The ball is made of rubber sufficiently thick that when released from pressure holding it extended it immediately reassumes the spherical form. in this form, it gives a very good general representation of the form of the earths surface, while, when extended, it very closely resembles the map above referred to and can be used as many times as desired to explain instantaneously said system of projection by which the map is obtained.

It will be understood that the word rubber is herein intended to include any yielding material of extreme resiliency.

A soft rubber hollow ball having thereon a-representation of the earths surface, severed along a. line extending meridian-ally from pole to pole, and having other 1neridional incisions extending from the poles and spaced a right angle, those of one pole extending therefrom each way more than a quadrant, and those of the other pole extending therefrom each way less than half a quadrant, said ball being formed with incisions less than half a quadrant extending along the equator each way from the first named incisions, said rubber being sufliciently thick to cause the ball to re-assume a spherical form from an extended form when permitted.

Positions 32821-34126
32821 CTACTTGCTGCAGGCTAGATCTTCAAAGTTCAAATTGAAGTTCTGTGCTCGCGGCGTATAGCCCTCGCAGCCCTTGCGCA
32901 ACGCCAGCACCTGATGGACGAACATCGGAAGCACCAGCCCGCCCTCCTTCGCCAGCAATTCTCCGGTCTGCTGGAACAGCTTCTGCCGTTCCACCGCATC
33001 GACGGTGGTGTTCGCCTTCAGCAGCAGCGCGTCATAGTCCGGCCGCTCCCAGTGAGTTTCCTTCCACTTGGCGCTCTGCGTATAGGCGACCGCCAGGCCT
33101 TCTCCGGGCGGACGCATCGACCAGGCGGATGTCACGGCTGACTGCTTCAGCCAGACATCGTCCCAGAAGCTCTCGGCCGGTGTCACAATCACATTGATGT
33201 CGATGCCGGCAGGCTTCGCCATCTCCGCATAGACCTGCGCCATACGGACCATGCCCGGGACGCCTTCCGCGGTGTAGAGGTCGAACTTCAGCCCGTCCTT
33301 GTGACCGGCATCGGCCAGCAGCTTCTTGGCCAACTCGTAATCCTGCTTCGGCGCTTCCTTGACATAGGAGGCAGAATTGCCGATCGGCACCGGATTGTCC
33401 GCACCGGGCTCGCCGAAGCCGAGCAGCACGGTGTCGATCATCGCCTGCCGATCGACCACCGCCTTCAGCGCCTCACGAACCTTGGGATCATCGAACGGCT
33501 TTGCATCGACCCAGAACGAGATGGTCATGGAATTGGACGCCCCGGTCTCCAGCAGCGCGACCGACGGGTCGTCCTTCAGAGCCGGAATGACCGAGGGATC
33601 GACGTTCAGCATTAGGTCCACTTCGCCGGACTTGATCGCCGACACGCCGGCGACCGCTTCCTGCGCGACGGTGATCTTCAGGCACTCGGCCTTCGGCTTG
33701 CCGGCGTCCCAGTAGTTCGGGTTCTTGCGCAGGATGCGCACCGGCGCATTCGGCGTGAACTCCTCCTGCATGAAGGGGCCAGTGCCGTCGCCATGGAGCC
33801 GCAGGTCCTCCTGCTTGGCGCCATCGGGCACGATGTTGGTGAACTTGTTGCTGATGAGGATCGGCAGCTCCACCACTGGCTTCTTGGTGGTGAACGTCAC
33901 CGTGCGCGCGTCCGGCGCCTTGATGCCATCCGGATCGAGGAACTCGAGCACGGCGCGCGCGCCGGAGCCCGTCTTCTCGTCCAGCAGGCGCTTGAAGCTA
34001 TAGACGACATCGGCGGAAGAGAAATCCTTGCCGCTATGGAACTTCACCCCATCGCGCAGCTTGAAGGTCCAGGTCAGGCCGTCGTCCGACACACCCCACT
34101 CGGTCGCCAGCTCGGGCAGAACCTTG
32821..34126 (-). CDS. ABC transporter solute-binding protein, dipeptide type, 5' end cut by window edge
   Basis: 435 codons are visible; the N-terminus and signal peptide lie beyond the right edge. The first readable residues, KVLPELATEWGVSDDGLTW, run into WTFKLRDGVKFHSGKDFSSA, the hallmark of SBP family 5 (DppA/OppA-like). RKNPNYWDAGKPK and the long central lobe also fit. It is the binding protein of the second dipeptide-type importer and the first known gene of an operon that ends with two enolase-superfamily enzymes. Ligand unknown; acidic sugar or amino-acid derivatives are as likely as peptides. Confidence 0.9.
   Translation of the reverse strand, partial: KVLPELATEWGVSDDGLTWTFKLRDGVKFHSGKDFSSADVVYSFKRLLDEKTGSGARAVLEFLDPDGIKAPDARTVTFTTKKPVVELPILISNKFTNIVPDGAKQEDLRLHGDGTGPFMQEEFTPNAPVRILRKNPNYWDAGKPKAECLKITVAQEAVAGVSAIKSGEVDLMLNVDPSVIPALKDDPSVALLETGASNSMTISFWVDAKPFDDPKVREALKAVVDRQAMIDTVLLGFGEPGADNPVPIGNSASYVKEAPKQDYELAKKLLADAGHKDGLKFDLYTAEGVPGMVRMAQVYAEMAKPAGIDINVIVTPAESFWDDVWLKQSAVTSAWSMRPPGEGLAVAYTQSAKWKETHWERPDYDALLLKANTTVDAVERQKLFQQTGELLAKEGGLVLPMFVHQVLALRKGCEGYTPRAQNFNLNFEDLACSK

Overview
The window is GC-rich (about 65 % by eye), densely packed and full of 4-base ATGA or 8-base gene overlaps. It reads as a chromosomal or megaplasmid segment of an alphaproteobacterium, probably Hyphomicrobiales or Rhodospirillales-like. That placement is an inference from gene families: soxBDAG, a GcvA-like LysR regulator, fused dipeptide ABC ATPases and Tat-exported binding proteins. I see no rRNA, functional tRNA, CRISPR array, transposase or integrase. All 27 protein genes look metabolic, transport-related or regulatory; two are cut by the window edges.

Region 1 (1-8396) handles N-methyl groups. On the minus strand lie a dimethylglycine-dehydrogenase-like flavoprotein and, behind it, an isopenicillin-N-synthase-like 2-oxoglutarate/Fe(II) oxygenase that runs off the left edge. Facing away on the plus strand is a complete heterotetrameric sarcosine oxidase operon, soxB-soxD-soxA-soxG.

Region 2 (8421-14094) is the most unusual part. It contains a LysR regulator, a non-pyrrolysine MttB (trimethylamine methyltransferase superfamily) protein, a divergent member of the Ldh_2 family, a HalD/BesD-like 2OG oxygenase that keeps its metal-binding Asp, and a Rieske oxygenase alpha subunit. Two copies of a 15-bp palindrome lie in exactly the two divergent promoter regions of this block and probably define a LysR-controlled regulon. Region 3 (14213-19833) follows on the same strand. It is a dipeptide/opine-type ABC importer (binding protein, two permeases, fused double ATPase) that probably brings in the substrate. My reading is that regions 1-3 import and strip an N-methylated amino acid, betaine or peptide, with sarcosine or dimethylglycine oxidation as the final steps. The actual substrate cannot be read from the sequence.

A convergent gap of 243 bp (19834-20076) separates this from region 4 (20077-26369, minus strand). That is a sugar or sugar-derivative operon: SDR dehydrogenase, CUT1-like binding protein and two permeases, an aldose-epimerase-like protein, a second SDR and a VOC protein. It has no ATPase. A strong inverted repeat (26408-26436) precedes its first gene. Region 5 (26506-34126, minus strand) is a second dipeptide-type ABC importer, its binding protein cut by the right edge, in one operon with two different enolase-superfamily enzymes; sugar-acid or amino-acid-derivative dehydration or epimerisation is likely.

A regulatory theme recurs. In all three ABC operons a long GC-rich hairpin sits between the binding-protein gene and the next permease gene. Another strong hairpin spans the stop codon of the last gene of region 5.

In testimony whereof I have hereunto set my hand in the presence of two subscribing witnesses.

BERNARD J. S. CAHILL. lVitnesses FRANCIS M. l Vnrorrr, D. B. RICHARDS.

Copies of this patent may be obtained for five cents each, by addressing the Commissioner of ratents, Washington, I). C.

Referenced by
Citing PatentFiling datePublication dateApplicantTitle
US5222896 *Aug 8, 1991Jun 29, 1993British Technology Group Usa Inc.Polyhedral approximation of a spherical body and two-dimensional projections therefrom
US6398221 *Jul 12, 2000Jun 4, 2002John Alexander GrahamPolyhedron globe puzzle system
US7479012Nov 21, 2005Jan 20, 2009Basimah Khulusi Md, LlcMethod for producing polyhedral nets
US7686616 *Jan 24, 2006Mar 30, 2010William Larry CloudGlobe reversibly convertible to a map
US7955081Oct 28, 2008Jun 7, 2011Basimah Khulusi Md, LlcMethods and systems for producing faces of N-dimensional forms
Classifications
U.S. Classification434/137, D19/61
Cooperative ClassificationG09B27/08